According to Scoggins the district does not have any policies that deal specifically with bullying saying there’s nothing “black and white on it.” The Student Handbook distributed annually includes a paragraph on bullying which states in part, “Actions or words that hurt the heart. Behaviors that are cruel, hurtful, and degrading, which often compels the victim to feel bad and do things they do not wish to.” No specific consequences for the behavior are listed.
Mental health professionals warn of the long term consequences of both being bullied and acting as a bully. Michelle Huber of Mind Springs Health in Rangely said, “Bullying can lead to depression, anxiety, low self-worth and negative coping skills like cutting and use of substances.” Parents should know the signs that their child is involved in bullying and keep an eye on their child. Signs that your child is the victim of a bully might include no desire to attend school, loss of interest in homework or school, declining grades, avoidance of social situation, loss of friends, frequent somatic complaints like stomachaches, headaches, unexplained injuries, self-destructive behaviors, lost or destroyed personal items, changes in appetite or sleep patterns, unreasonable fears, anxiety and depression and changes in personality.”
Parents should also watch for signs that their child might be acting as a bully. According to Huber those indications could be acting increasingly aggressive, having a tendency to blame others for their problems and/or difficulty accepting responsibility for their own behavior, engaging in verbal or physical altercations, getting into trouble at school such as detentions, and/or have belongings that are not theirs.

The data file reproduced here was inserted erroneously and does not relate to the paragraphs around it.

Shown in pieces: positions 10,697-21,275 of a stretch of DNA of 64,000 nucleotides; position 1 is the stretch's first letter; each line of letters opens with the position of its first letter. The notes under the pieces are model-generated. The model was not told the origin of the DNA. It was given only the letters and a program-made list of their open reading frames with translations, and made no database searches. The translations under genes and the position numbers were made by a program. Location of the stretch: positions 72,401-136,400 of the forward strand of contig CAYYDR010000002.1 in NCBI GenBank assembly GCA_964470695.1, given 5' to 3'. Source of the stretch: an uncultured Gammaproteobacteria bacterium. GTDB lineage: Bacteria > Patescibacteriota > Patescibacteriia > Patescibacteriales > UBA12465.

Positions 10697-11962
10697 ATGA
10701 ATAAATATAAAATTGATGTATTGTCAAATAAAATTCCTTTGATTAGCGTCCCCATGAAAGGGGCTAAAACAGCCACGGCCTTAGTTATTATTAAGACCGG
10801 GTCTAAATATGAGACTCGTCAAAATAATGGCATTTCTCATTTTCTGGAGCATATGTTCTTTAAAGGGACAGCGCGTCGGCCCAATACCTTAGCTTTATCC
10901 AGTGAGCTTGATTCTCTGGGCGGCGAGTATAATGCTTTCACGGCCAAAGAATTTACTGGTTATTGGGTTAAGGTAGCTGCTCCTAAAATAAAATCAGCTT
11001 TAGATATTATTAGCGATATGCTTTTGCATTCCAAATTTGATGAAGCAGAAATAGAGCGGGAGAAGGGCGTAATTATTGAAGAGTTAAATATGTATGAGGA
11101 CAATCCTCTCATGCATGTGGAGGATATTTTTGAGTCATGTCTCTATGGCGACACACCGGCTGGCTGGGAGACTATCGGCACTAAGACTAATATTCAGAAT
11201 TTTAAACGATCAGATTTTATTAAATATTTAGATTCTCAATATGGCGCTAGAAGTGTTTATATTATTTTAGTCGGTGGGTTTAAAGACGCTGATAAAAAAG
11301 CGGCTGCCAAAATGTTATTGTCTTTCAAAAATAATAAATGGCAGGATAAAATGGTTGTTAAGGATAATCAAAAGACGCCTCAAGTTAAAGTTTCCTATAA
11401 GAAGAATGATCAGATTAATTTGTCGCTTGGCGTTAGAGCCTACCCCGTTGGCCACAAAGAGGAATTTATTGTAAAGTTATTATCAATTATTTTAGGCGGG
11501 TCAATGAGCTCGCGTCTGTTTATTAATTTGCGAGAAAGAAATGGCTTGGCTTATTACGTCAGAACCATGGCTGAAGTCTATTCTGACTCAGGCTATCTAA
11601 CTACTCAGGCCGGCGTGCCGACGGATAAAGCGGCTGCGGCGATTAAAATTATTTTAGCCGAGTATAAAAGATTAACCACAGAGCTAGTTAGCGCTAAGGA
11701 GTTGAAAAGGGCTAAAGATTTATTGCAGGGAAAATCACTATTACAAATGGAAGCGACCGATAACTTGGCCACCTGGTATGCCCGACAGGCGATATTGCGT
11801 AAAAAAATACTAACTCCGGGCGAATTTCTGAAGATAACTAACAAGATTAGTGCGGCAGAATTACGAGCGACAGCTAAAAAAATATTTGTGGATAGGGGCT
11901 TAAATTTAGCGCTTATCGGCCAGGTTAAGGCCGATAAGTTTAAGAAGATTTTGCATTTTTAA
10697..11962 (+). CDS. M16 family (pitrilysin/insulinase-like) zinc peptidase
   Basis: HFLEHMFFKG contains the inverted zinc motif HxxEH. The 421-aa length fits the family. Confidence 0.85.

Huber suggests parents work to keep the lines of communication open between them and their children. “Listen when your child talks to you, ask about their day, their friends, their mood. Ask if they would like to talk to someone besides you about what is going on, i.e. a teacher, pastor, counselor, monitor their social websites,” she said.
Bullying can also come with legal consequences. According to Police Chief Vince Wilczek bullying itself is not a crime, however the harassment associated with it can be. Wilczek said that bullies can be prosecuted for harassment, intimidation and assault depending on the situation. The police have not been involved in the current situation at the junior high.
According to the National Center for Educational Statistics more than one in five students report being bullied. However according to the Institute of Education Sciences 65 percent of bullying goes unreported.